Center for Magnetic Self Organization

in Laboratory and Astrophysical Plasmas

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Earth's Aurora      Size: 1,800 miles diameter
Mass: 200 tonnes of visible plasma (estimate)     Distance: 60-300 miles above Earth
Temperature: 200-1,100°C      Flow Speed: up to 2,200 mph
Location: Near Earth’s poles
Image Credit: Image Science and Analysis Laboratory , NASA-Johnson Space Center

This image, taken from the International Space Station, shows a green and red glow in Earth’s upper atmosphere known as the aurora (often called the Northern Lights.)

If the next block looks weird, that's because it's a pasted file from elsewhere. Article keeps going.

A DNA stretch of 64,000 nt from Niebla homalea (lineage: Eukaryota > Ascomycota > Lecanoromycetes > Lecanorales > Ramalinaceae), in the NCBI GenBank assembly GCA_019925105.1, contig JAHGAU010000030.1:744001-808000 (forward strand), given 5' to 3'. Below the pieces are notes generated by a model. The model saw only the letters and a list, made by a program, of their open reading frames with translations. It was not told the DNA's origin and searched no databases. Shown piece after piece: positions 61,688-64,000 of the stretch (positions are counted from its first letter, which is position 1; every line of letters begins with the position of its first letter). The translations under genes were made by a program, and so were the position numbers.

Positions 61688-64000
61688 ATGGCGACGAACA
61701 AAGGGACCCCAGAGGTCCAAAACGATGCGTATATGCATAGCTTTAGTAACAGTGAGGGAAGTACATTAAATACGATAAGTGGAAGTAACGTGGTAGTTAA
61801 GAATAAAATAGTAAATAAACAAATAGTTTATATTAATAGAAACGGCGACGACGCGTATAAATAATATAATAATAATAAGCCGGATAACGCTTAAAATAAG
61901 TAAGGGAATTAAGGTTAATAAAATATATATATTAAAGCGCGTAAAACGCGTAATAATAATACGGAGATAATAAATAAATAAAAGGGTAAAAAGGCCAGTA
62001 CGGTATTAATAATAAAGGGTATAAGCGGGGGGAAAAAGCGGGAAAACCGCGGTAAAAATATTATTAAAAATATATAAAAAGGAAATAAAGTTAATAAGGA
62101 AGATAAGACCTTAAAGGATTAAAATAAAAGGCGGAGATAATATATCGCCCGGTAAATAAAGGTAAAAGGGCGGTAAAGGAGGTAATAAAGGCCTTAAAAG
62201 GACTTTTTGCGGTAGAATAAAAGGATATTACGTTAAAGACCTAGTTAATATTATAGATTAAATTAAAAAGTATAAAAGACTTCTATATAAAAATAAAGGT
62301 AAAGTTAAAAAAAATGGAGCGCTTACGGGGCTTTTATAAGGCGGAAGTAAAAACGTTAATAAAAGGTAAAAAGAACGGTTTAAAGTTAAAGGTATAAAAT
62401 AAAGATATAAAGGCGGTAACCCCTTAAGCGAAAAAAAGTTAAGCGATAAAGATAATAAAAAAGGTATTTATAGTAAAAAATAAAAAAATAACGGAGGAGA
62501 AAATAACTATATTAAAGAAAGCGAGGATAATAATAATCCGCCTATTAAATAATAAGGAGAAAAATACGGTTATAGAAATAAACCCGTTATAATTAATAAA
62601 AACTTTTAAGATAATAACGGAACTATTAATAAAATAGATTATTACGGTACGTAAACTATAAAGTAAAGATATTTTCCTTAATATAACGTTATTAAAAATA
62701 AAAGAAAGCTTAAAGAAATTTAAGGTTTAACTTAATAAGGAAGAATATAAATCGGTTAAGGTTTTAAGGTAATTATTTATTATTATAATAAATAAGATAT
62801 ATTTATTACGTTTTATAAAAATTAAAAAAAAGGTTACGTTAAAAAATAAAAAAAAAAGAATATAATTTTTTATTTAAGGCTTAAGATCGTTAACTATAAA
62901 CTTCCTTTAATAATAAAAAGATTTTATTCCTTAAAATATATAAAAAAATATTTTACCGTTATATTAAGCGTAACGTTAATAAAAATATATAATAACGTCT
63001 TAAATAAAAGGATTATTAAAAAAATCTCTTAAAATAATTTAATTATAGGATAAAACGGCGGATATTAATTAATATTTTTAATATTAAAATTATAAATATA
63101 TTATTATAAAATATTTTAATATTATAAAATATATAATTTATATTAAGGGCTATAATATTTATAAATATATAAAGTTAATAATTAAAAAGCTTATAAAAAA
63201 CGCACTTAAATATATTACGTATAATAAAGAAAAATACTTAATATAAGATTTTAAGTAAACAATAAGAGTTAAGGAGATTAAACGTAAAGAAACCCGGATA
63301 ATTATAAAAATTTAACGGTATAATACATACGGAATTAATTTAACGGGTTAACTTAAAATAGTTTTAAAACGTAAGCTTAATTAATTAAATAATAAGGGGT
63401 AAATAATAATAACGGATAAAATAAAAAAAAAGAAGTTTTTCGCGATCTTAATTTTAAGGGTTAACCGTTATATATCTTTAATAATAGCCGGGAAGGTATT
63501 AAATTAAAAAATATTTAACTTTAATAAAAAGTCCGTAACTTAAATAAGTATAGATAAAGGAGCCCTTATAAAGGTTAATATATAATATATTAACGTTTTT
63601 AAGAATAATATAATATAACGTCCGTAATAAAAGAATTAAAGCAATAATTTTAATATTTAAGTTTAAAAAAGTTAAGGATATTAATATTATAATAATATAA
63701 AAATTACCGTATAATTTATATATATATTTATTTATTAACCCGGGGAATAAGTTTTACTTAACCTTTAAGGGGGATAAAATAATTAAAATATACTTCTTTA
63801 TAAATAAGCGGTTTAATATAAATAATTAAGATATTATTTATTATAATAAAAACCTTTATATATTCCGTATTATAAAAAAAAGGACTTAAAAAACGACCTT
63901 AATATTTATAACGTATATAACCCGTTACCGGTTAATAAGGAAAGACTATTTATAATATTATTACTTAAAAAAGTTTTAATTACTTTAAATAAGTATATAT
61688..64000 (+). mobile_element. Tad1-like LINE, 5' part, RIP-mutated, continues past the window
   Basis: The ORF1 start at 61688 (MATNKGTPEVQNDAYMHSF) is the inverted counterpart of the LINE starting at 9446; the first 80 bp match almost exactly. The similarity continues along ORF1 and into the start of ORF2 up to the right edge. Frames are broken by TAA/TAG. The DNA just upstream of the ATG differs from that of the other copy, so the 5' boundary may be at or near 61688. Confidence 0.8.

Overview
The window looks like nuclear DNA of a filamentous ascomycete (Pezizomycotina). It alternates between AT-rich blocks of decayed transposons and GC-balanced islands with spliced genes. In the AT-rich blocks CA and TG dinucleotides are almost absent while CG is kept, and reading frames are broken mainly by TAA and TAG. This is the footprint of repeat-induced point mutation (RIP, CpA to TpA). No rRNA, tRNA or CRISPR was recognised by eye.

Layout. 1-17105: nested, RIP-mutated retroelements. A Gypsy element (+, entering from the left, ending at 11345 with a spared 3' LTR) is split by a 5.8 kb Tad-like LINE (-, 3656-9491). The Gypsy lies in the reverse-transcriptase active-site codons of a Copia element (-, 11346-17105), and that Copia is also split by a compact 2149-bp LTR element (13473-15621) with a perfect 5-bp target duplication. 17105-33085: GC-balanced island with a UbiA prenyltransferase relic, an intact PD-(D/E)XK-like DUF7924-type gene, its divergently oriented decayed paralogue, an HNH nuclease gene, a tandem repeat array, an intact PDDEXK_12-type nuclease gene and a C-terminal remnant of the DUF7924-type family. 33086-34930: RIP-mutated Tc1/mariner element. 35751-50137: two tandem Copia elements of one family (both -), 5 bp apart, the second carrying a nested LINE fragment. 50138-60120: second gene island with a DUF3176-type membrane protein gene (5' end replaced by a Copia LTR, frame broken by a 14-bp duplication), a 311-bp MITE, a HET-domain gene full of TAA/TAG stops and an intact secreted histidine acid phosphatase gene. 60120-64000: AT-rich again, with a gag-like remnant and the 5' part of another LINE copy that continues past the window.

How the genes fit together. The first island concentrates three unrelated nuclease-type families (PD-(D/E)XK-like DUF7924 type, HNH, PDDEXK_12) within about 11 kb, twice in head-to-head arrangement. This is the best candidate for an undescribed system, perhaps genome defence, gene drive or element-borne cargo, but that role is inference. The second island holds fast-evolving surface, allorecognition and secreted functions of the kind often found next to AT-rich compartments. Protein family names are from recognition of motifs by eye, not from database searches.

The Earth’s magnetic field is like a giant trap that captures plasma particles blown from the Sun towards Earth.

These particles are guided by the magnetic field towards the north and south pole, where they collide with gas in the upper atmosphere and cause the gas to emit light.

A National Science Foundation Physics Frontier Center,
established in coordination with the Department of Energy.